June 14, 2012
Odyssey Networks to feature Reading, Pa., in Christmas special
After being named the poorest city in the U.S. just one year ago as a result of the recession, Reading, Pa., will be cast in a bright light during the 2012 Christmas season. During a May 14 press conference at Hope Lutheran Church, Reading, it was announced that the town of 80,000 will be the setting for a TV special titled One Christmas Story: People Rich in Spirit.
In 2011, Odyssey Networks produced Faces of Poverty: Life at the Breaking Point. The documentary followed Mary Wolfe, pastor of Hope, and three families as they struggled to make ends meet in Reading. According to the 2011 census, 41 percent of residents in Reading live below the poverty line.
This year's Christmas Eve special will focus on the town's journey from the depths of poverty to "hope and renaissance," according to an Odyssey Networks news release. Thanks to Wolfe's support and determined efforts since Reading was deemed the poorest town in the country, the majority of the content will be filmed at Hope, the main location of the initial documentary.
Mary Dickey, the network's vice president for communication, said the special will feature "a gathering of local families, providing shelter to the homeless, sharing a meal with the hungry and giving to those in need."
Eric Shafer, an ELCA pastor and senior vice president of Odyssey Networks, played a crucial role in getting the CBS time slot. He contacted a former colleague, Jack Blessington, head of religion news at CBS, and was offered the 11:30 p.m. slot. Shafer said it was an easy decision to accept the popular time. "This was, as you can imagine, an amazing offer for us," he said. "It is a 59 minute, 20 second production with no commercial interruptions. Four to 5 million people have watched past Christmas Eve CBS specials."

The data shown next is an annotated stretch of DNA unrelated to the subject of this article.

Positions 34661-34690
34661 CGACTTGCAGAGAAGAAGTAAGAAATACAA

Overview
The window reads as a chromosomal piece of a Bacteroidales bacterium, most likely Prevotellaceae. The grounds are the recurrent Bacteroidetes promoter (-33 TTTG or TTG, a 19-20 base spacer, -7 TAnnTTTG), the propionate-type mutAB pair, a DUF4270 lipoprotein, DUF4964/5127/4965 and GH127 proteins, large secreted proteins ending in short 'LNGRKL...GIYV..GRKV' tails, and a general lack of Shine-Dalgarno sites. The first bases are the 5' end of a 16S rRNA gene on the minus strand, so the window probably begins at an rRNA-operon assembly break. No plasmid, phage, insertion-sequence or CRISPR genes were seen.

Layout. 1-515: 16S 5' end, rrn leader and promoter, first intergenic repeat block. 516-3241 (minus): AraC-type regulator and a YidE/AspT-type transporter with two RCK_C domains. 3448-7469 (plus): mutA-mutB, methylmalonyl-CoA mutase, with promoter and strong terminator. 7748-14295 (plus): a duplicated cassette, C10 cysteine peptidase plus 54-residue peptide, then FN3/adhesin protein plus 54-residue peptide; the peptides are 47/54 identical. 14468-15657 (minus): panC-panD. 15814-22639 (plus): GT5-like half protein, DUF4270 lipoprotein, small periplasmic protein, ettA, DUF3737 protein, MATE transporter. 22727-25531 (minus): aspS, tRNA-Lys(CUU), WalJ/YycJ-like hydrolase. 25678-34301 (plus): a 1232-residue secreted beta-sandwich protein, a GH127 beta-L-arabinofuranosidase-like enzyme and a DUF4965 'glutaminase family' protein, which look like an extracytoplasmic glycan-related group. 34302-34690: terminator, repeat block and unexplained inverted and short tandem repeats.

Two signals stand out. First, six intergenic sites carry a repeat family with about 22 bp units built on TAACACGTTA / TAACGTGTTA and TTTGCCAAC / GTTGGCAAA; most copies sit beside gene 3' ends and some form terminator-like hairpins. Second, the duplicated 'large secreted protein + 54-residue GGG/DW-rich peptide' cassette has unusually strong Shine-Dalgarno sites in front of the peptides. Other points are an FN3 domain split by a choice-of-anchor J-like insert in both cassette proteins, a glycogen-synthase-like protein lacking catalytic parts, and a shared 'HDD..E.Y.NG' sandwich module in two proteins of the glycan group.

With the time slot in place, Odyssey Networks had to find material and funding. Maura Dunbar, Odyssey's executive vice president of programming and content, suggested the team return to Reading as a follow-up to its award-winning poverty piece from 2011.
This proved to be another easy decision due to Shafer's strong ties to the town. "I give this all back to God, really," he said. "As someone who grew up in Berks County, whose mother taught for many years at Reading High School, I care about my home city."
Funding is about one-third of the way complete after the Collegiate Church of New York City issued a $50,000 grant for the production, as well as another $50,000 grant for Odyssey to help alleviate poverty in Reading. The congregation is a member of the United Church of Christ, a full communion partner of the ELCA.
"This was a complete, moving surprise to all of us here at Odyssey," Shafer said. "It is not often that our work, telling stories of people of faith making a difference for good, produces a direct gift to help others. We were and are deeply moved and thankful."
Fundraising continued following the press conference with an event at the Abraham Lincoln Hotel in Reading.